UCL logo

UCL Discovery

UCL home » Library Services » Electronic resources » UCL Discovery

Connexins in wound healing; perspectives in diabetic patients.

Becker, DL; Thrasivoulou, C; Phillips, AR; (2012) Connexins in wound healing; perspectives in diabetic patients. Biochimica et Biophysica Acta (BBA) - Biomembranes , 1818 (8) 2068 - 2075. 10.1016/j.bbamem.2011.11.017. Green open access

[img]
Preview
PDF
1333690.pdf

Download (898kB)

Abstract

Skin lesions are common events and we have evolved to rapidly heal them in order to maintain homeostasis and prevent infection and sepsis. Most acute wounds heal without issue, but as we get older our bodies become compromised by poor blood circulation and conditions such as diabetes, leading to slower healing. This can result in stalled or hard-to-heal chronic wounds. Currently about 2% of the Western population develop a chronic wound and this figure will rise as the population ages and diabetes becomes more prevalent [1]. Patient morbidity and quality of life are profoundly altered by chronic wounds [2]. Unfortunately a significant proportion of these chronic wounds fail to respond to conventional treatment and can result in amputation of the lower limb. Life quality and expectancy following amputation is severely reduced. These hard to heal wounds also represent a growing economic burden on Western society with published estimates of costs to healthcare services in the region of $25B annually [3]. There exists a growing need for specific and effective therapeutic agents to improve healing in these wounds. In recent years the gap junction protein Cx43 has been shown to play a pivotal role early on in the acute wound healing process at a number of different levels [4-7]. Conversely, abnormal expression of Cx43 in wound edge keratinocytes was shown to underlie the poor rate of healing in diabetic rats, and targeting its expression with an antisense gel restored normal healing rates [8]. The presence of Cx43 in the wound edge keratinocytes of human chronic wounds has also been reported [9]. Abnormal Cx43 biology may underlie the poor healing of human chronic wounds and be amenable therapeutic intervention [7]. This article is part of a Special Issue entitled: The Communicating junctions, composition, structure and characteristics.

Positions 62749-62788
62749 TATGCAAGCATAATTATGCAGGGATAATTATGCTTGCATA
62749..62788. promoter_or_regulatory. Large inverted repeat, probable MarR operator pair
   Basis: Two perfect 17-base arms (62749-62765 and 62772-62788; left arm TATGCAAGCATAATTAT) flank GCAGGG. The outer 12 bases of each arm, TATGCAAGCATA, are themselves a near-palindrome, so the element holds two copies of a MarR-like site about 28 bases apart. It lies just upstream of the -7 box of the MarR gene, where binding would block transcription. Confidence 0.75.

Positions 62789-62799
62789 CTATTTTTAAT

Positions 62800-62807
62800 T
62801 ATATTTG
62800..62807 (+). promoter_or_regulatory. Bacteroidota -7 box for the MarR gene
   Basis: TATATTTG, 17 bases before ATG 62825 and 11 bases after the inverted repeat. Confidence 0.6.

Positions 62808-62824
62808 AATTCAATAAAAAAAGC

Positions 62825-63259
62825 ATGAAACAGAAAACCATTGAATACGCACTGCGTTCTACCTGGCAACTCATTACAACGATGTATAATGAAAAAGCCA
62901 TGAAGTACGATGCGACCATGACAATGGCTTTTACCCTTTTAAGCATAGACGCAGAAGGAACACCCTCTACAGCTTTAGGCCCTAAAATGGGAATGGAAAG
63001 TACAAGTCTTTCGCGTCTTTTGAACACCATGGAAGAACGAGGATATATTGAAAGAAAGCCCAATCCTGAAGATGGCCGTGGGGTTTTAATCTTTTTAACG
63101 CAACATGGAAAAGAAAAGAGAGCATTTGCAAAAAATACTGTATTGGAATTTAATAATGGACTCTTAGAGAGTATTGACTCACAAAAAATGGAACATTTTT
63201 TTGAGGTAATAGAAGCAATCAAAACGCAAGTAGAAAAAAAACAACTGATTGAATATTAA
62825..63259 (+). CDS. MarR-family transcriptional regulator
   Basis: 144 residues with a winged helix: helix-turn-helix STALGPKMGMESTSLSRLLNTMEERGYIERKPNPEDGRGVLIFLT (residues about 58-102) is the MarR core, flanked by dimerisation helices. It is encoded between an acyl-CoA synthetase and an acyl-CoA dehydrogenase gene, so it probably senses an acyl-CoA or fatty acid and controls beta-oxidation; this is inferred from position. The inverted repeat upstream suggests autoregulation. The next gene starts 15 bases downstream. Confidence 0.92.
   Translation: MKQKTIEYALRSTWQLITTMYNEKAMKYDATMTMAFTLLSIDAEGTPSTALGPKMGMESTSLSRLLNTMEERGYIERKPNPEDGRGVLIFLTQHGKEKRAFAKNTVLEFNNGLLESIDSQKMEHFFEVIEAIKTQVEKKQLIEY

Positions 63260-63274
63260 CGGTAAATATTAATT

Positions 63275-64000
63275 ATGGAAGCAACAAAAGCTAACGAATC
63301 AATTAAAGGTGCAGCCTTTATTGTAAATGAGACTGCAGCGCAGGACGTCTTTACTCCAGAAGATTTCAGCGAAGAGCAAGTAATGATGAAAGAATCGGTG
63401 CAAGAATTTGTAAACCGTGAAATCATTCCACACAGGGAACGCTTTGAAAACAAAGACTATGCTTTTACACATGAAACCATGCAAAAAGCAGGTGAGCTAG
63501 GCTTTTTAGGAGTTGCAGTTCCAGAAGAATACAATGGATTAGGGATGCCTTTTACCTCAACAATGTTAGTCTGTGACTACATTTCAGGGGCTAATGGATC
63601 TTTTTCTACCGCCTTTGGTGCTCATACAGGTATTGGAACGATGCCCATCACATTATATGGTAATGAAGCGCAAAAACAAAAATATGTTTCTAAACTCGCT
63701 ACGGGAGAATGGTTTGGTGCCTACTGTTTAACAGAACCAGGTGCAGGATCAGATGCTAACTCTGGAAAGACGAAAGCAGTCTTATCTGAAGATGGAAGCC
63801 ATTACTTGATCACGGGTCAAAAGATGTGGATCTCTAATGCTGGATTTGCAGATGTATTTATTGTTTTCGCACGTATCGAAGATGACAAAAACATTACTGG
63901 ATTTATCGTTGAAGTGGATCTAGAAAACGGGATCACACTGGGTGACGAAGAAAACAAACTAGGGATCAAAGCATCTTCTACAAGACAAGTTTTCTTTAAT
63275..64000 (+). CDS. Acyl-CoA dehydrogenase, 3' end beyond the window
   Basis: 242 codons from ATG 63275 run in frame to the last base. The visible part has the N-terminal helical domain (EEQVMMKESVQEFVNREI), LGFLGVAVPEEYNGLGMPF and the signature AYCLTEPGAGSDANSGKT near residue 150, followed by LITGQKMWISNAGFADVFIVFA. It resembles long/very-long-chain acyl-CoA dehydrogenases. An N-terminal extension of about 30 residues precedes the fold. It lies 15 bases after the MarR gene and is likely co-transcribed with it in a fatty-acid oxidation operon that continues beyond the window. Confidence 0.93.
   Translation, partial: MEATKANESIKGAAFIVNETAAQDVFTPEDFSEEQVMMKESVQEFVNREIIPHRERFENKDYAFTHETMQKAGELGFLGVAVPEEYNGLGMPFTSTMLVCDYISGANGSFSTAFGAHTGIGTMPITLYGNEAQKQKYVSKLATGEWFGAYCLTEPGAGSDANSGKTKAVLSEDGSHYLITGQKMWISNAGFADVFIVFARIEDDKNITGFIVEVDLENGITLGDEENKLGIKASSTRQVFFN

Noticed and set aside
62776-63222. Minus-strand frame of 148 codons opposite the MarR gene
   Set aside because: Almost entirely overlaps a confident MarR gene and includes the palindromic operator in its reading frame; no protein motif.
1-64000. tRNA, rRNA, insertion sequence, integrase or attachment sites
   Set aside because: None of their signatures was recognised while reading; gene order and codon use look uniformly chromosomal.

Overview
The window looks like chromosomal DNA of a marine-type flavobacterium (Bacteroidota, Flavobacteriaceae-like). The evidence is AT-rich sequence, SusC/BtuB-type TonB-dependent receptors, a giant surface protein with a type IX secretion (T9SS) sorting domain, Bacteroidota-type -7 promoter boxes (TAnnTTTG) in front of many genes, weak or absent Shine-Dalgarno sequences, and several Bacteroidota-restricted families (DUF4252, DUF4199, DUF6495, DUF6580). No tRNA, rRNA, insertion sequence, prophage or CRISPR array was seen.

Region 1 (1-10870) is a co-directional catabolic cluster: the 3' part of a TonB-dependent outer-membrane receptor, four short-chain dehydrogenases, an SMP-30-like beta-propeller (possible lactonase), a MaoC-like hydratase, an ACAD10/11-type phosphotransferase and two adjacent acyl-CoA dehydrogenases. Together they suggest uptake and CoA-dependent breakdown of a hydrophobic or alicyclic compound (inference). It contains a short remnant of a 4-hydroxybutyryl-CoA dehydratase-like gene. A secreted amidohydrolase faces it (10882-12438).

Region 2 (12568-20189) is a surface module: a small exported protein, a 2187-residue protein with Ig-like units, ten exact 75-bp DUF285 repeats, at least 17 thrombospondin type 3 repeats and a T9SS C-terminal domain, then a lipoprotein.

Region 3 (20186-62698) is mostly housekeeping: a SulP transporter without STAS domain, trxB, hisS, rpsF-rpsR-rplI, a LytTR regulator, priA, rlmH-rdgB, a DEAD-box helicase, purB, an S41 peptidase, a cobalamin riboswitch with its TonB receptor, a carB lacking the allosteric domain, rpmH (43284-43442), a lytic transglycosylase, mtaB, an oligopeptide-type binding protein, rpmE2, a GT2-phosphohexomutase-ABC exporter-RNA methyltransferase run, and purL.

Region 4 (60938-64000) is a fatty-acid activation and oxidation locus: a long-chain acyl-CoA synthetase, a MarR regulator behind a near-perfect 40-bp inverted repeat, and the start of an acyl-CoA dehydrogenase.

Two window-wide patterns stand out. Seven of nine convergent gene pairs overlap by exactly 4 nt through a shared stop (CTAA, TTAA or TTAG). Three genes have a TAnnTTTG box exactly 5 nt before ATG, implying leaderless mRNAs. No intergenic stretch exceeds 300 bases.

Type: Article
Title: Connexins in wound healing; perspectives in diabetic patients.
Location: Netherlands
Open access status: An open access version is available from UCL Discovery
DOI: 10.1016/j.bbamem.2011.11.017
Publisher version: http://dx.doi.org/10.1016/j.bbamem.2011.11.017
Language: English
Additional information: This is an open-access article distributed under the terms of the Creative Commons Attribution License (CC BY), which permits unrestricted use, distribution, and reproduction in any medium, provided the original author and source are credited.
Keywords: Animals, Connexins, Dermis, Diabetes Complications, Diabetes Mellitus, Epidermis, Gap Junctions, Humans, Keratinocytes, Models, Biological, Oligonucleotides, Antisense, Peptides, Phenotype, Quality of Life, Rats, Skin Diseases, Wound Healing
UCL classification: UCL > Provost and Vice Provost Offices
UCL > Provost and Vice Provost Offices > School of Life and Medical Sciences
UCL > Provost and Vice Provost Offices > School of Life and Medical Sciences > Faculty of Life Sciences
UCL > Provost and Vice Provost Offices > School of Life and Medical Sciences > Faculty of Life Sciences > Div of Biosciences
UCL > Provost and Vice Provost Offices > School of Life and Medical Sciences > Faculty of Life Sciences > Div of Biosciences > Cell and Developmental Biology
URI: http://discovery.ucl.ac.uk/id/eprint/1333690
Downloads since deposit
195Downloads
Download activity - last month
Download activity - last 12 months
Downloads by country - last 12 months

Archive Staff Only

View Item View Item